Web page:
These days, people document their Sunday brunches, what music they're listening to and arguably every single thought that comes to mind on the Internet. But what happens when the need to document one's riskiest behavior has deadly consequences? Such is the case with the new viral online challenge, NekNominate.
What makes the NekNomination trend so harrowing is the fact that it reveals the dangers of social media as a way to make peer pressure even more inescapable.
Originating in England, NekNominate (also known as Neck and Nominate) is a binge-drinking game circulating through Facebook. To participate in NekNominate, one must drink an extremely large amount of alcohol on camera and then "nominate" three of your friends to do the same. The game's alcohol requirement apparently used to consist of downing a single pint as quickly as possible, but as it has evolved the game's expected level of alcohol consumption has only gotten riskier and, unfortunately, deadlier.
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So far, five young people have died from alcohol poisoning after playing NekNominate. The deaths have led to a movement to ban NekNominate videos from Facebook, with UK opposition leader Diana Johnson saying, "We need to bring Facebook within the law so that behaviour that would be illegal in the real world is illegal online."
Binge drinking among young people is certainly not uncommon, nor is documenting one's drunken activities on social media. But what makes the NekNomination trend so harrowing is the fact that it reveals the dangers of social media as a way to make peer pressure even more inescapable. Whereas treacherous drinking games could once be easily be rejected in the basement of one's local frat, now the dare game request is public for everyone to see online.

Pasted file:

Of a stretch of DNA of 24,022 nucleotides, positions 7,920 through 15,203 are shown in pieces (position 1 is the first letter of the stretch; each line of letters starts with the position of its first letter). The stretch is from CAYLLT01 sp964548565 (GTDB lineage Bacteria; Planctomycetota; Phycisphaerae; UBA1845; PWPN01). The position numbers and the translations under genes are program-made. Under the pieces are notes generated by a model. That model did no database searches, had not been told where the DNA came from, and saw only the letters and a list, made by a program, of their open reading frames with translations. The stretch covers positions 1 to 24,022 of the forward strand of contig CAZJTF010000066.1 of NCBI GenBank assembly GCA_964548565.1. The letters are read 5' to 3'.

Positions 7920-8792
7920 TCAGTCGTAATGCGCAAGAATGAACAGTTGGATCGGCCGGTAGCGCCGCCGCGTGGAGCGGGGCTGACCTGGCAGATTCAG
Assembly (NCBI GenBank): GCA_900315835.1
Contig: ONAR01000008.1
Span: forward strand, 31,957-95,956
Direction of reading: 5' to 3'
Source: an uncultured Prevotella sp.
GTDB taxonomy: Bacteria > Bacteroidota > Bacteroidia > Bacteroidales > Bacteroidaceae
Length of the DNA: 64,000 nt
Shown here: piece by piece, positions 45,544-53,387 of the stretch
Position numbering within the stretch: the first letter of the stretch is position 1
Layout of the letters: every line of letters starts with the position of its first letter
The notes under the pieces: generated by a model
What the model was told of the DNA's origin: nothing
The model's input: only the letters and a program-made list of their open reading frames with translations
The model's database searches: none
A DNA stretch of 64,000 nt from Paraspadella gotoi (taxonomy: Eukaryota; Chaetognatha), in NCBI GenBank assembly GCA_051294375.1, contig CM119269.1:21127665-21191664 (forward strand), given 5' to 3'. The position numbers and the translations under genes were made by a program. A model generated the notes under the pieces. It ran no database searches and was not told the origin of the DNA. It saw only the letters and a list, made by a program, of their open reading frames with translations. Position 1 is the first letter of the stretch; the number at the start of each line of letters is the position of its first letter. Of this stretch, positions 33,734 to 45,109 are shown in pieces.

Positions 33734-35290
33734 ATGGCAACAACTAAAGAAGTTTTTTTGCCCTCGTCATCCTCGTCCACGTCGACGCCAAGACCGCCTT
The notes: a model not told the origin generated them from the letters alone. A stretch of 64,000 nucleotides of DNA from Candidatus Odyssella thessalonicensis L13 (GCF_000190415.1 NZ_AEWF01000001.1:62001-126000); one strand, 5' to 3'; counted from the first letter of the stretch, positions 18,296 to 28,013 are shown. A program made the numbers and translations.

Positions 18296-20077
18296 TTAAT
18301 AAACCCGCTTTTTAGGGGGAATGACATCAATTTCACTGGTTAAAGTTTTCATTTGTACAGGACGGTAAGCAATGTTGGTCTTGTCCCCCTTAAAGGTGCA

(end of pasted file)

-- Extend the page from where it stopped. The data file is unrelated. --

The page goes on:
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In recent years, Facebook has been named the newest vehicle for peer pressure. A report released in 2013 by the Journal of Adolescent Health on how documentation of drug and alcohol usage on sites such as Facebook contributes to peer pressure found that "exposure to friends' risky displays online significantly contributed to adolescent smoking and drinking." Basically, seeing your friend's drunken party pictures in your newsfeed makes you want to get drunk and party (or at least, post that you are).
Facebook is inherently pressuring, no matter the activity posted. The site has been known to cause envy and depression among its users, as users scroll through and see the (obviously highly curated selection) of media their friends post. When you combine such a public platform with a challenge to binge-drink, you will get a lethal FOMO — fear of missing out. The constant stream of content aiming to gain likes can can be dangerous territory for anything exceptionally attention-grabbing (like, say, a video of someone chugging an entire bottle of vodka).
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Will banning NekNominate videos change anything? Judging by how much social media-induced pressure contributes to underage binge drinking, the answer is arguably yes. But Facebook is merely a platform for such videos, and is not responsible for the content posted. The power to accept or reject the challenge rests on the shoulders of those nominated.
And a young person saying no to a NekNomination in a public sphere actually may be just as influential as someone saying yes. Some Facebook users are changing the rules of the game to fit a more positive message. Hashtags opposed to the drinking game such as #donominate are being used to promote random acts of kindness. After being nominated, Brent Lindique spun his nomination on its head and turned it into a challenge for charity, and bought a homeless man lunch in a video that has over 100,000 views. Thus, while Facebook may not be able to ban NekNomination videos altogether, individuals can effectively ban them on their own.
NekNomination is an extreme form of social media exhibitionism, but maybe it takes such an intense form of attention-seeking to get people to realize the role that social media plays in peer pressure among teens. Facebook magnifies and highlights the craziest, funniest, most exciting parts of people's lives — from animal pictures to parties, and now risk-taking activities. Users need to remember that Facebook content, from glossy photos to chugging alcohol without fail, should never be taken at face value.